- In this case, you must tell the server what kind
of document you will be outputting via a MIME
type. Common MIME types are things such as text/html
for HTML, and text/plain for straight
For example, to send back HTML to
the client, your output should read:
<TITLE>output of HTML from CGI script</TITLE>
What do you think of <STRONG>this?</STRONG>
- A reference to another document
- Instead of outputting the document, you can just
tell the browser where to get the new one, or
have the server automatically output the new one
For example, say you want to reference
a file on your Gopher server. In this case, you
should know the full URL of what you want to
reference and output something like:
<H1>Go to gopher instead</H1>
Now available at
<A HREF="gopher://httprules.foobar.org/0">a new location</A>
on our gopher server.
However, today's browsers are smart enough to
automatically throw you to the new document,
without ever seeing the above since. If you get
lazy and don't want to output the above HTML,
NCSA HTTPd will output a default one for you to
support older browsers.
If you want to reference another file (not
protected by access authentication) on your own
server, you don't have to do nearly as much work.
Just output a partial (virtual) URL, such as the
The server will act as if the client had not
requested your script, but instead requested http://yourserver/dir1/dir2/myfile.html.
It will take care of most everything, such as
looking up the file type and sending the
appropriate headers. Just be sure that you output
the second blank line.
If you do want to reference a document that is
protected by access authentication, you will need
to have a full URL in the Location:,
since the client and the server need to
re-transact to establish that you access to the
Advanced usage: If you would like to output headers
such as Expires or Content-encoding, you can if your
server is compatible with CGI/1.1. Just output them along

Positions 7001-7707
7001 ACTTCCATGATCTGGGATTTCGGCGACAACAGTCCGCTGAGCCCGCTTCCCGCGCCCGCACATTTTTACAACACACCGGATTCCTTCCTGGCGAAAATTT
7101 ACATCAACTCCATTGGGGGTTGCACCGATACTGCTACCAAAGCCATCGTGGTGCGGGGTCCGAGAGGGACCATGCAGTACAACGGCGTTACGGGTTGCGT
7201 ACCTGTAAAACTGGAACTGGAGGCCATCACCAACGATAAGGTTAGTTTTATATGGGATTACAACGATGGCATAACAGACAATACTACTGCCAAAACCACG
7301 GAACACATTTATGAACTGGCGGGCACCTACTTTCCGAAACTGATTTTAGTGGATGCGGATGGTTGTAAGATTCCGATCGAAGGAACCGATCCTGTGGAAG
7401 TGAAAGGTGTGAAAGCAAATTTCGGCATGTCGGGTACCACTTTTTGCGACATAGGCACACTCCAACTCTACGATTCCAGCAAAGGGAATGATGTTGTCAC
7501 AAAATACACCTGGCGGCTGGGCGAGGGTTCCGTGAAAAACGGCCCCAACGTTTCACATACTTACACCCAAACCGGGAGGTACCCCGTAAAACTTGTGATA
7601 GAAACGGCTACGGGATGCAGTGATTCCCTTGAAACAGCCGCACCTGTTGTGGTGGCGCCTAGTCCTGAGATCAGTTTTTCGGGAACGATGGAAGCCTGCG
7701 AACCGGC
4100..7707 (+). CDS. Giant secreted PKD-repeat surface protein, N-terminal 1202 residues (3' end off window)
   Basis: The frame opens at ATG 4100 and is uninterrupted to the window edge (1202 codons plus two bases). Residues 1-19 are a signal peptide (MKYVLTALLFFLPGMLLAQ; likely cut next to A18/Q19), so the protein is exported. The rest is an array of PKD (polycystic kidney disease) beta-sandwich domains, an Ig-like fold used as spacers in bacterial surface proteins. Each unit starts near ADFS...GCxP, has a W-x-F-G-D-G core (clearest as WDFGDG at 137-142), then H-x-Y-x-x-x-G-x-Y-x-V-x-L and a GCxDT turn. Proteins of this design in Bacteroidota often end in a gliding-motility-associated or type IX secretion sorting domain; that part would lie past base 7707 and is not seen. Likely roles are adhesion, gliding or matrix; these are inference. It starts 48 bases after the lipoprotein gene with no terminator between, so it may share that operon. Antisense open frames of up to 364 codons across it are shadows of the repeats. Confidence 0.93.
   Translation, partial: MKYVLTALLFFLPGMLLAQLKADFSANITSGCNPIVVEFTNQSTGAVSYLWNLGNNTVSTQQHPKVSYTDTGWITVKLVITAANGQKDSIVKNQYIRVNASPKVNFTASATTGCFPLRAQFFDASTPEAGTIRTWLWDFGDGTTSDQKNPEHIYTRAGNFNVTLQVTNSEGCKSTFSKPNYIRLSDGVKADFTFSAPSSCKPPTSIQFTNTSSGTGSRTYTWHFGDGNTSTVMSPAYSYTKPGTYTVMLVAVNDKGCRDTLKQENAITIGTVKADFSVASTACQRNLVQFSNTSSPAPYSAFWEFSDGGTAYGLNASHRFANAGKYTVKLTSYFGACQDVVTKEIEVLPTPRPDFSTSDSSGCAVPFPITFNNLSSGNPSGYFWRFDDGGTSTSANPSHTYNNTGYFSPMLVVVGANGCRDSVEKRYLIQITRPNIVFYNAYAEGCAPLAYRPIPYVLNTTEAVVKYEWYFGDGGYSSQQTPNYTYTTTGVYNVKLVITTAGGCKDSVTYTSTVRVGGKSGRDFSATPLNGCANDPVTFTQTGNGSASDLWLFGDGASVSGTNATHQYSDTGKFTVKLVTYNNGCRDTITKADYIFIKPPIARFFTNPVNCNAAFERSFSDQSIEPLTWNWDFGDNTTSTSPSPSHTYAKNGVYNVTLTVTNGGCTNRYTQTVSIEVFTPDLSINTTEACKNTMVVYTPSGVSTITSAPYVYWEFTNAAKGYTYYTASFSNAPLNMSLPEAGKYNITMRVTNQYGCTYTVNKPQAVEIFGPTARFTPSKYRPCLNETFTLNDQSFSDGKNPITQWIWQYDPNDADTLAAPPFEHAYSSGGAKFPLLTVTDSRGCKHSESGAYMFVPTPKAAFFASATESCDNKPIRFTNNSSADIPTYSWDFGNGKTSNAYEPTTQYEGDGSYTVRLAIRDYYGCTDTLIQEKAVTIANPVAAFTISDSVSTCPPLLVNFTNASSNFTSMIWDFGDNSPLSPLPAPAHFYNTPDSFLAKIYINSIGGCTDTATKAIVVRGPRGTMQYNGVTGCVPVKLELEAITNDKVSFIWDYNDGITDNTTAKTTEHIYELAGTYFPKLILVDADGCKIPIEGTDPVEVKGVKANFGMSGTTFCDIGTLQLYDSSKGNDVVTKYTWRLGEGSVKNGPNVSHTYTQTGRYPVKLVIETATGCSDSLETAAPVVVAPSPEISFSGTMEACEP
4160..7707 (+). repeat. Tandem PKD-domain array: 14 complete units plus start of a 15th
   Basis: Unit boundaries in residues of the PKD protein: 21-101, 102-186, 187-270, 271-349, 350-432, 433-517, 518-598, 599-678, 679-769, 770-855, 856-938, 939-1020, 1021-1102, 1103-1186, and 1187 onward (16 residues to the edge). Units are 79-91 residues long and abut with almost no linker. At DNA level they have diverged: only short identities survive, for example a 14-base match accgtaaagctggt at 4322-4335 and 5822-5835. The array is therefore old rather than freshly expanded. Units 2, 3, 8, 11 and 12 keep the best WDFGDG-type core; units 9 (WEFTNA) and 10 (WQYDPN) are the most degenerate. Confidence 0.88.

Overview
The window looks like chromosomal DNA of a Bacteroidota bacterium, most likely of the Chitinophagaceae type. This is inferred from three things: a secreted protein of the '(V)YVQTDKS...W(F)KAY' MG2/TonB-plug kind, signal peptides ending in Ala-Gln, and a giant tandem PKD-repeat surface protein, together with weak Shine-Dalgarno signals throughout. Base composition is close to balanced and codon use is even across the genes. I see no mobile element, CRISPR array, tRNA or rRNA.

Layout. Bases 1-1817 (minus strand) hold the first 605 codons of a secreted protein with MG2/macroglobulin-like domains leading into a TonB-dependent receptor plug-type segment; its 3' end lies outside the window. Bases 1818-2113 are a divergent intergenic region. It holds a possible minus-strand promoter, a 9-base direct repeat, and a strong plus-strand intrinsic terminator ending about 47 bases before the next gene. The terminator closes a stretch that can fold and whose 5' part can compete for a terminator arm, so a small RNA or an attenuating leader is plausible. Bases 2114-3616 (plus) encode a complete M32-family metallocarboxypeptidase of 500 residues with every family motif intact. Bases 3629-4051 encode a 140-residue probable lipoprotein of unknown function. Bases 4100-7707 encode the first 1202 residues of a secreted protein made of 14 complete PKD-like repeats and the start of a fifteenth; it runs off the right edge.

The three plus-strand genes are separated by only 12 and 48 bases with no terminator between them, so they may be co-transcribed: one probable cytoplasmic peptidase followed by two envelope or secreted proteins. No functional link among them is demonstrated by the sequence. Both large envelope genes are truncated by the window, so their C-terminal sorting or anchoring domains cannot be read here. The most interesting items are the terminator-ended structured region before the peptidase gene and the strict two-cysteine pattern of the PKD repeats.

with Location or Content-type and they will be sent back
to the client.
Retrieving the Form Data
As you now know, there are two methods which can be
used to access your forms. These methods are GET
and POST. Depending on which method you used,
you will receive the encoded results of the form in a
- The GET method
- If your form has METHOD="GET" in its
FORM tag, your CGI program will receive the
encoded form input in the environment variable QUERY_STRING.
- If your form has METHOD="POST" in its
FORM tag, your CGI program will receive the
encoded form input on stdin. The server will NOT
send you an EOF on the end of the data, instead
you should use the environment variable
CONTENT_LENGTH to determine how much data you
should read from stdin. \\
Decoding the Form Data
When you write a form, each of your input items has a
NAME tag. When the user places data in these items in the
form, that information is encoded into the form data. The
value each of the input items is given by the user is
called the value.
Form data is a stream of name=value pairs separated by
the & character. Each name=value pair is URL
encoded, i.e. spaces are changed into plusses and some
characters are encoded into hexadecimal.
The basic procedure is to split the data by the
ampersands. Then, for each name=value pair you get for
this, you should URL decode the name, and then the value,
and then do what you like with them.
Scripts must be placed in their respective directories
so that the server can determine how to correctly execute
the script. Set the server properties. Do not alias to
these directories as an alias definition will override a
CGI directory definition.
If you get errors when launching standard CGI scripts
or not all environment variable are present, you are
running out of DOS environment space. To fix this, add
the following lines to your SYSTEM.INI:
Copyright © 1998 Omnicron Technologies Corporation
Portions Copyright © NCSA Documentation